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3, April, 123138

D. R. C. Oliveira, P. E. Regan and G. S. S. A. Melo

lia University of Bras

Fifteen tests on high strength concrete slabs with rectangular supports and three different load patterns are reported. The results show that current code preovisions can overestimate punching resistance in some cases. An investigation, made using the finite element method, shows the influences of the shape of a support and the pattern of loading on the distribution of shear. Factors are proposed to allow for these effects while using the control perimeter and basic shear resistance of the CEB Model Code 90, and it is demonstrated that this approach provides strength estimates better than those of MC 90, BS 8110 and ACI 318. There remains a problem of the punching capacity of slabs almost failing in flexure and this is discussed.

Notation

c c max c min cx cy d f9 c fys m flex u0 u1 V VACI VBS VCEB Vflex VMV Vref Vtest side of a rectangular column longer side of column shorter side of column side of column perpendicular to span of a one-way slab side of column parallel to span of a oneway slab effective depth of slab (dx + dy )/2 cylinder compressive strength of concrete yield stress of steel flexural resistance per unit width perimeter of column or loaded area control perimeter shear strength unfactored shear strength from ACI 318 unfactored shear strength from BS 8110 unfactored shear strength from MC90 shear force corresponding to flexural failure shear strength predicted by Mowrer and Vanderbilts equation reference shear strength used as calculation parameter measured shear strength

ultimate shear strength shear stress for a shear failure across the width of a one-way slab shear stress proposed shear stress for a punching failure diameter of a circular column p ratio of flexural reinforcement (rx :ry )

Introduction

Flat plate floors supported by elongated rectangular columns and column-supported slabs spanning predominantly in one direction are fairly common forms of construction. In both cases designers need to consider safety in relation to punching, but most codes of practice give little if any relevant guidance. So long as any concentrated force on a slab is concentric with a load or support, the resulting shear is commonly assumed to act uniformly around the perimeter, at which shear stresses are controlled. This assumption is contrary what might reasonably be expected. This paper briefly reviews available information, describes a series of tests and presents results from finite element analyses. From this base it proposes a simple modification of the approach to punching given in CEB Model Code 90, and adopted in the current draft of EC2. The method proposed is not a complete solution to all the problems, but is shown to be satisfactory in its correlation with most available test data. 123

0024-9831 # 2004 Thomas Telford Ltd

University of Bras lia., Brazilia-OF, Brazil. (MCR 1104) Paper received 2 December 2002; last revised 6 March 2003; accepted 12 March 2003

Oliveira et al.

Existing literature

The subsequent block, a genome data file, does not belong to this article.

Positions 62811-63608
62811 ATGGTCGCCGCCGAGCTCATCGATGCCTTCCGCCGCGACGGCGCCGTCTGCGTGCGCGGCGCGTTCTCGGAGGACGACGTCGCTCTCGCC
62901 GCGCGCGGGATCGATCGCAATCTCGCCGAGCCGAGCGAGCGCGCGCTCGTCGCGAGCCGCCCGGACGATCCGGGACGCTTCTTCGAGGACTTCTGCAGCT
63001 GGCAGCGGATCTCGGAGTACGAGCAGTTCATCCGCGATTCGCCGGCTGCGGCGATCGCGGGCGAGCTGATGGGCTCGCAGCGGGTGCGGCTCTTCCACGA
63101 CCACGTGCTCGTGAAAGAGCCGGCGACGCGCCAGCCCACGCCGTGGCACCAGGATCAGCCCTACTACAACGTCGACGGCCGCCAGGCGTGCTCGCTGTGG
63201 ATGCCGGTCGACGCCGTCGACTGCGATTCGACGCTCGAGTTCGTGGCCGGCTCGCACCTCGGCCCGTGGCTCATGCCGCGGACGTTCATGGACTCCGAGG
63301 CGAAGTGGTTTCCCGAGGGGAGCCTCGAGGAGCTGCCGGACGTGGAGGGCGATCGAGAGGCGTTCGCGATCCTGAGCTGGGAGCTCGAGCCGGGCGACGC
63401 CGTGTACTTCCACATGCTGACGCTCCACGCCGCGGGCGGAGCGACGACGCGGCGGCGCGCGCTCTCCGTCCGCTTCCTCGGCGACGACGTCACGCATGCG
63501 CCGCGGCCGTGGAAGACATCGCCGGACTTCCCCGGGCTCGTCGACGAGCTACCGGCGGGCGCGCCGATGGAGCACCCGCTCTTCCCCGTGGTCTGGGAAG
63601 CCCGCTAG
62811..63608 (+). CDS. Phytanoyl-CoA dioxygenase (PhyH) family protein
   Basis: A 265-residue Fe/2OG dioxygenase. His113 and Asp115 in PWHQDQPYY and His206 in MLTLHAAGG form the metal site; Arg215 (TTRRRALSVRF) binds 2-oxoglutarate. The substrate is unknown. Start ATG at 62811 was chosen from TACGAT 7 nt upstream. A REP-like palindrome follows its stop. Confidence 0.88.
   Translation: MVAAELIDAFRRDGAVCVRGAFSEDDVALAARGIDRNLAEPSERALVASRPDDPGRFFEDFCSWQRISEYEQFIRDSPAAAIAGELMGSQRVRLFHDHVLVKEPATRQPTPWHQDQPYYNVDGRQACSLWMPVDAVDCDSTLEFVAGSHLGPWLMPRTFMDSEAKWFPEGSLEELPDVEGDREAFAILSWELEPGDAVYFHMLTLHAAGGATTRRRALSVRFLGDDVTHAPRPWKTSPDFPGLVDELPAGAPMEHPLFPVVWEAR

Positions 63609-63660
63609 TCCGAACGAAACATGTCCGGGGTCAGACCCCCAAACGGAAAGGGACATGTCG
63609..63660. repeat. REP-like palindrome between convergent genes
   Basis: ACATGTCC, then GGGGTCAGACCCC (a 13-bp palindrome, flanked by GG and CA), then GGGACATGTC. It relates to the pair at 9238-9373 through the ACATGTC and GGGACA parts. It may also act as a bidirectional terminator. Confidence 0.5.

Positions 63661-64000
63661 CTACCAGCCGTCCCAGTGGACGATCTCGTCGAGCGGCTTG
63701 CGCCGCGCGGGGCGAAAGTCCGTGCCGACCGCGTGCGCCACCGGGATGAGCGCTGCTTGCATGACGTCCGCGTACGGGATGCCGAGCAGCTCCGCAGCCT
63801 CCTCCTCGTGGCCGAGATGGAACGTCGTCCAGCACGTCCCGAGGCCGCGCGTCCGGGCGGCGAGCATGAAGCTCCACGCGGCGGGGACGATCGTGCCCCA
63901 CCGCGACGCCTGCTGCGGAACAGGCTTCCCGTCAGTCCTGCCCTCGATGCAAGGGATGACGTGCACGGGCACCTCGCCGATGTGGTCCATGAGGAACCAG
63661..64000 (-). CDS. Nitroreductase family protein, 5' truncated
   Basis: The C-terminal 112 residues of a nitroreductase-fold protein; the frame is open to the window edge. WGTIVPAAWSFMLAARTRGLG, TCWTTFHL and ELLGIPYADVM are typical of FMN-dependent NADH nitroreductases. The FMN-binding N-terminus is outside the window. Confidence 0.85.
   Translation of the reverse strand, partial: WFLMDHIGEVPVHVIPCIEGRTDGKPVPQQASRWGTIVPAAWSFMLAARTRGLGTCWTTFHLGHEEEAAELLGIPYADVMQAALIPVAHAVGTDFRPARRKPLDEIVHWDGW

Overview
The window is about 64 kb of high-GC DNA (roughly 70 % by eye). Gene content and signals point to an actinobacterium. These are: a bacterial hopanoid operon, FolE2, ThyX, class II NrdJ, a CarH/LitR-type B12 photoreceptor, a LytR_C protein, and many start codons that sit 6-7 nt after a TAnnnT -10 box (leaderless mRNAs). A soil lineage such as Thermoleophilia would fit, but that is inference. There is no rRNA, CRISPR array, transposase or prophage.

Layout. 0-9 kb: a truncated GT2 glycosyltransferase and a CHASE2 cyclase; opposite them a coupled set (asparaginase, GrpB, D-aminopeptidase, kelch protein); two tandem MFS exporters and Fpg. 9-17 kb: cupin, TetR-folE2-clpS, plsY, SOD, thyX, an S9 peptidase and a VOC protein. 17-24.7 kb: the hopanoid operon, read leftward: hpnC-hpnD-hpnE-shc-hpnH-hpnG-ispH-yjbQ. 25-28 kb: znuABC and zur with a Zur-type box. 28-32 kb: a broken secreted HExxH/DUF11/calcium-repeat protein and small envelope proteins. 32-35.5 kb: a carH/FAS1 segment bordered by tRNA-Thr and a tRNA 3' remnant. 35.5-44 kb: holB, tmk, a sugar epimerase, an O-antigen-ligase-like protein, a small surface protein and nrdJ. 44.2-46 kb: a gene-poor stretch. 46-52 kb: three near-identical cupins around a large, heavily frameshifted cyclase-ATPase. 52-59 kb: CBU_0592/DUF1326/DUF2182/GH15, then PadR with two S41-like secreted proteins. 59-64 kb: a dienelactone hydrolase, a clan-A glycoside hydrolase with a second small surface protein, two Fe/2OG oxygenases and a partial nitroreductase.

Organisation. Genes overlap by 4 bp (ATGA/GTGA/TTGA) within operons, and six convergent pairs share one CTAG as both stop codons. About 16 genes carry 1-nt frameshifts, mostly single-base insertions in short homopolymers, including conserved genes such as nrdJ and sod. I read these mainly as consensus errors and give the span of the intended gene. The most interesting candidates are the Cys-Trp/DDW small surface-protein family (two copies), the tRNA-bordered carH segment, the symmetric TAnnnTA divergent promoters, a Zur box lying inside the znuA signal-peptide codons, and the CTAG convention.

As early as 1946 tests by Forsell and Holmberg included one in which a square slab supported at four edges was centrally loaded over a 300 3 25 mm area. The punching strength is well predicted by code expres2 sions such as that of CEB Model Code 90 which take no account of the ratio c max /c min , showing that this ratio is not itself a significant parameter so long as c max /d is not large. In this instance c max /d 288d. 3 Mowrer and Vanderbilt made tests of shallow (d 51 mm) lightweight aggregate slabs supported at four sides and loaded through square central columns, with side dimensions up to 8d. The results were compared with predictions made by various methods and the best agreement was found for a modification of 4 Moes equation in which the punching strength is a function of the ratio Vu /Vflex. 5 Hawkins et al. tested slabs supported by rectangular columns with aspect ratios up to 433. In most of the tests the load was applied at the two edges perpendicular to the long sides of the columns. With the length of the column perimeter constant the punching resistance re6 duced appreciably as c max /c min increased. A proposal was made to modify p the then the ACI codes limit shear stress of 0:332 f 9 c , at a perimeter d/2 from the column, by a factor (0:625 0:75cmin =cmax ) < 1:0. This form of expression has been adopted in subsequent additions of ACI 318 but in a more conservative form. 7 Regan and Rezai-Jorabi tested one-way spanning slabs subjected to either one central load or two symmetric loads applied through steel plates. Some of the failures were by punching and others by wide beam shear. In a considerable number of tests the ultimate loads were below conventionally calculated punching resistances and normal beam shear strengths. The approach proposed was to calculate the applied shear at 8 the BS 8110 control perimeter in a two-stage process. In the first stage the concentrated force or forces are resisted by uniform upward pressure in a distribution zone and in the second the pressure is treated as a downward load spanning to the supports. Summation of the shears from the two stages gives the applied stress which is then compared with the resistance according to BS 8110. 9 Leong and Teng tested slabs supported on central columns and loaded near their edges. The major variable was the perforation of slabs by large openings near the columns, but the series included a number of solid specimens. For solid slabs Leong and Teng propose the use of the control perimeter of Fig. 1(a) which is similar to that of BS 8110 but with a reduction in length at large and/or elongated columns. 10 Al-Yousif and Regan tested slabs with elongated columns (c max /c min 5 and c max /d 625). Loads were applied through the columns and the slabs were simply supported on two or four sides. The ultimate loads varied markedly with the support conditions, 124